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To hear its members tell it, Girl Loves Distortion is a group obsessed with substance and sound. “I can’t sing songs that are about nothing,” Jenn Thomas, who sings and plays drums and keyboard,told me yesterday, a few minutes after my voice recorder had run out of memory. She had much to say about music as an instrument of societal change, about women making independent music, and about Girls Rock! DC (she was running late, in fact, from a meeting for the girls-only rock camp, which she helps run).

Thomas’ bandmate, singer/guitarist/bassist Christopher Goett, showed enthusiasm for more aural topics—like why he loves My Bloody Valentine and colored vinyl, his band‘s jagged, layered post-punk, and its studio sessions with Hugh McElroy in 2007 and Devin Ocampo this past winter.

The latter session, at Inner Ear Studios, yielded You Better Run, Your Highness, which the group (Steven Rubin is the third member) drops this week on its own Etxe Records. Girl Loves Distortion plays Velvet Lounge Friday with Trophy Wife and Thee Lexington Arrows to celebrate the release.

After the jump, my (condensed) interview with Goett and Thomas.

Washington City Paper: It seems your first record—most of it was very visceral, and then there were a couple more electronic numbers. But this one is more coherent.

Christopher Goett: I would totally agree with that. While I love our first record for what it is, in terms of documenting where we were at the time, I think it represents us figuring out how to play together. We got into the studio in Summer 2007 so we were just playing together for over a year. The last song on this new record is actually one of the first songs we ever played together, in ’06.

Washington City Paper: I was going to ask about that song [“Ascend”]. I think you can read it as a bit of a band manifesto. Or at least that’s how I read it.

Christopher Goett: Yeah, yeah. It was literally the first song we played together. I kind of came in with those rough chords … those lyrics, they’re a little bit nostalgic, a little bit about getting a sense of your time and place. And that’s kind of how we approach a lot of things. I work for a nonprofit. I met Jenn at a community nonprofit in Northeast D.C. [eSharp Music Center] I think we’ve been involved in community in a lot of ways. I know it sounds cliché but it’s important to us.

Washington City Paper: It seems you write a lot about neighborhoods.

Goett: Yeah, I think in neighborhoods [he laughs again]. I was a community organizer for several years.

Washington City Paper: The blog party line seems to be that you’re one of the last bands embodying a “D.C. sound.” Do you buy that?

Goett: I have mixed feelings about that. I think most people are saying that as a compliment, but when I think of the D.C. sound, I think of a wide swath of kinds of music. There’s so many different kinds of bands. If you take Teen Beat or DeSoto or Dischord, even within there there’s a large spectrum. I love the D.C. “sound,” I suppose, and I’m not ashamed to be part of it at any stretch. I am a part of this community, and I’m entrenched in it and I like it. It’s one of those things [where I say], “Oh yeah, that’s really nice, but I don’t really know what that means.”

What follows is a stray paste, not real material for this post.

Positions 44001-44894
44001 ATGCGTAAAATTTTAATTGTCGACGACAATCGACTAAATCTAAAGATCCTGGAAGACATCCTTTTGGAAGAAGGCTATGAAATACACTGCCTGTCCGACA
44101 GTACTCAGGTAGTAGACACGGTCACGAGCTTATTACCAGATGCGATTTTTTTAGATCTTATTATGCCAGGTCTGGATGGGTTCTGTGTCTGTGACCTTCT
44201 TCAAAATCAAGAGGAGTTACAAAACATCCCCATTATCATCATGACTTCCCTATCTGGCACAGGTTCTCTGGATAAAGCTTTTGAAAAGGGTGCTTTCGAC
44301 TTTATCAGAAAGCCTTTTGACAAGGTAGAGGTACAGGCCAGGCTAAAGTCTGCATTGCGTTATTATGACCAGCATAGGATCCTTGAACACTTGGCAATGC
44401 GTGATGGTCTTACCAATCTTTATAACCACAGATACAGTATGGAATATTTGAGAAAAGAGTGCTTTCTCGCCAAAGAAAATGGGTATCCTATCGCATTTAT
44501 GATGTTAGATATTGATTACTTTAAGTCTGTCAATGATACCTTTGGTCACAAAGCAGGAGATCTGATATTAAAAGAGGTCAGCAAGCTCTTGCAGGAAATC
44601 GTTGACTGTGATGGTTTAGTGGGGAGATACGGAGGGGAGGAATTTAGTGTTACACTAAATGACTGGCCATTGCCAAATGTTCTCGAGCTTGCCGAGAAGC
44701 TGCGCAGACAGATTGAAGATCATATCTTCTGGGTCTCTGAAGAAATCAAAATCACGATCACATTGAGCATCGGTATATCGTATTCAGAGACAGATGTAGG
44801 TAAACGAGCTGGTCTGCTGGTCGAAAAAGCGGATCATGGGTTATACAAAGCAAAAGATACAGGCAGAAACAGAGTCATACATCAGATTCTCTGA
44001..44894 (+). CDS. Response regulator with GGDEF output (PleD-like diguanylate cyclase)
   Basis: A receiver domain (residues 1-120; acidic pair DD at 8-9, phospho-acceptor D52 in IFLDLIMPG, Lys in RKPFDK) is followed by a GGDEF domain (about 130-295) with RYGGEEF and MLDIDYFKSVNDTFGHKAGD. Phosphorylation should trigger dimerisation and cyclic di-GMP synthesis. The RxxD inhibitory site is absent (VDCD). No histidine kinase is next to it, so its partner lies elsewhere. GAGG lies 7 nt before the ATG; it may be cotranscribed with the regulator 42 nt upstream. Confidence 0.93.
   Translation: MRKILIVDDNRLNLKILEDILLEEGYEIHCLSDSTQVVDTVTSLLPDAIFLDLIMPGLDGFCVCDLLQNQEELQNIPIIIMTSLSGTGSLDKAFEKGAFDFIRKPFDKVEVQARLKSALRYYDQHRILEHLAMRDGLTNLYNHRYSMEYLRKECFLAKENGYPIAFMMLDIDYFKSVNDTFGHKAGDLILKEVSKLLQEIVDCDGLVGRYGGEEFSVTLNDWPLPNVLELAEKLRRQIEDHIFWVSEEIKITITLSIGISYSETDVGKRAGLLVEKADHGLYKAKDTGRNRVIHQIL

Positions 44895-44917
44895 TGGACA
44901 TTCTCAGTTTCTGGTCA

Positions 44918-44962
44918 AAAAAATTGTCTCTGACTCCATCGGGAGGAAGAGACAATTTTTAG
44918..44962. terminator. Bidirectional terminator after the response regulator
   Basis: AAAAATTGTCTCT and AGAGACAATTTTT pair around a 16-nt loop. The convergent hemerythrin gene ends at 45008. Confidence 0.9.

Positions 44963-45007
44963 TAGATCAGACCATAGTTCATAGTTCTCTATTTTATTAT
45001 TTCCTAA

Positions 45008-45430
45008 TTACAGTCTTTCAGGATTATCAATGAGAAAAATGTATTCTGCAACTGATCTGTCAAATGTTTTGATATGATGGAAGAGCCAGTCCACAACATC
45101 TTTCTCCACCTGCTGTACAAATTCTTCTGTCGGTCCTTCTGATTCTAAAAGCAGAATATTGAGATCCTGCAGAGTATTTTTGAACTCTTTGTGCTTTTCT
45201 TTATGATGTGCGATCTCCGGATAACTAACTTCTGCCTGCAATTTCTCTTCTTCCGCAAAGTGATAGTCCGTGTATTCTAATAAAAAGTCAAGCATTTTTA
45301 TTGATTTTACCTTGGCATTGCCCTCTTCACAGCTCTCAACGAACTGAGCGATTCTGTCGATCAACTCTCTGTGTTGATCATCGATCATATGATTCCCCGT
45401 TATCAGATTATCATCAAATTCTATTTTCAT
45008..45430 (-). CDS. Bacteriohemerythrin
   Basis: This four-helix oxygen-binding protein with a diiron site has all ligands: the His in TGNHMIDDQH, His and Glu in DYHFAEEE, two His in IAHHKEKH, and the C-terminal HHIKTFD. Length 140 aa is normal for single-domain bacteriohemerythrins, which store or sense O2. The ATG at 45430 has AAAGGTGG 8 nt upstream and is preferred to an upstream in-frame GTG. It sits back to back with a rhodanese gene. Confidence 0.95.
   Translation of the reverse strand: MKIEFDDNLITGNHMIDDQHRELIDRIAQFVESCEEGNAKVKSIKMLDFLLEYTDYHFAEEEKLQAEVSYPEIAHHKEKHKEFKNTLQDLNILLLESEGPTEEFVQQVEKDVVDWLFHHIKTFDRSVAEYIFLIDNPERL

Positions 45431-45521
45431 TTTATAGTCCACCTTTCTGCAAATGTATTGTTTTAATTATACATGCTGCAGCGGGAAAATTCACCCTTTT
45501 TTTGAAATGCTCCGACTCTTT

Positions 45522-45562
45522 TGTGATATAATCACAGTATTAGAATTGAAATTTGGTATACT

Washington City Paper: Can you tell me how the band formed?

Goett: Steve and I were in a band called Eight Track Mind that kicked around for most of ’05 and some of ’04, and it was becoming a situation where band members were moving further apart … It was mostly Steve’s songs and I was kind of playing second guitar. And Jenn and I were working together … in a studio called eSharp. And so kids were learning midi and learning guitar, bass, drums … it was actually really cool. Some young Go-go bands started cropping up. And so Jenn and I worked at the same nonprofit right around when our other band was stopping, and I knew she was an awesome drummer. And I said, “Hey, are you interested in playing rock again?” [Jenn Thomas walks up] … that was probably March of ’06. We played a house show, I think in May …

Thomas: It was pretty much “let’s do it right now. O.K.” Then it what was like, “O.K. it’s working. Now let’s keep going.” And that’s that.

Goett: We all bring a different thing to the table.

Washington City Paper: What are those things?

Goett: I mean our perspective in terms of our library. That’s just an audiophile term, sorry, but I mean our collection. I love My Bloody Valentine, Ride and shoegaze stuff as much as I love punk, like T.S.O.L. and The Germs and all that other stuff.

Washington City Paper: … like the horror-rock T.S.O.L.?

Goett: No, the earlier stuff, please. [Everyone laughs.] And then Jenn turned me on to the Big Boys and stuff I wish I’d heard about … We’re not one-note in terms of where we’re coming from. I don’t mean to sound nerdier than I need to be, but I think that it helps. Steve has a certain proclivity where he’s coming form, I have a certain proclivity, Jenn has a certain proclivity …

Thomas: Steve comes from a little bit more of a smoother background.

Goett: Actually, Steve was in a hip-hop band for 10 years.

Thomas: And he comes from a melodic classic-rock [background], like Pink Floyd, and he really loves the stories behind the music and he brings in a lot of that in lyrics. … And my background is more like protest punk, like early D.C. stuff. I came from Austin to here, and I was at University of Texas for a while and saw the Big Boys and Minor Threat. And I moved up here as a skate punk. At some of the shows I remember being the only girl in a bright yellow Zorlac shirt amid an entire sea of people dressed in black. I was wearing cowboy boots and people were like, “whoa …”

Photo by Kristian Whipple. You can hear songs by Girl Loves Distortion on its Web site and MySpace page, and purchase You Better Run, Your Highness at www.etxerecords.com or in local record stores.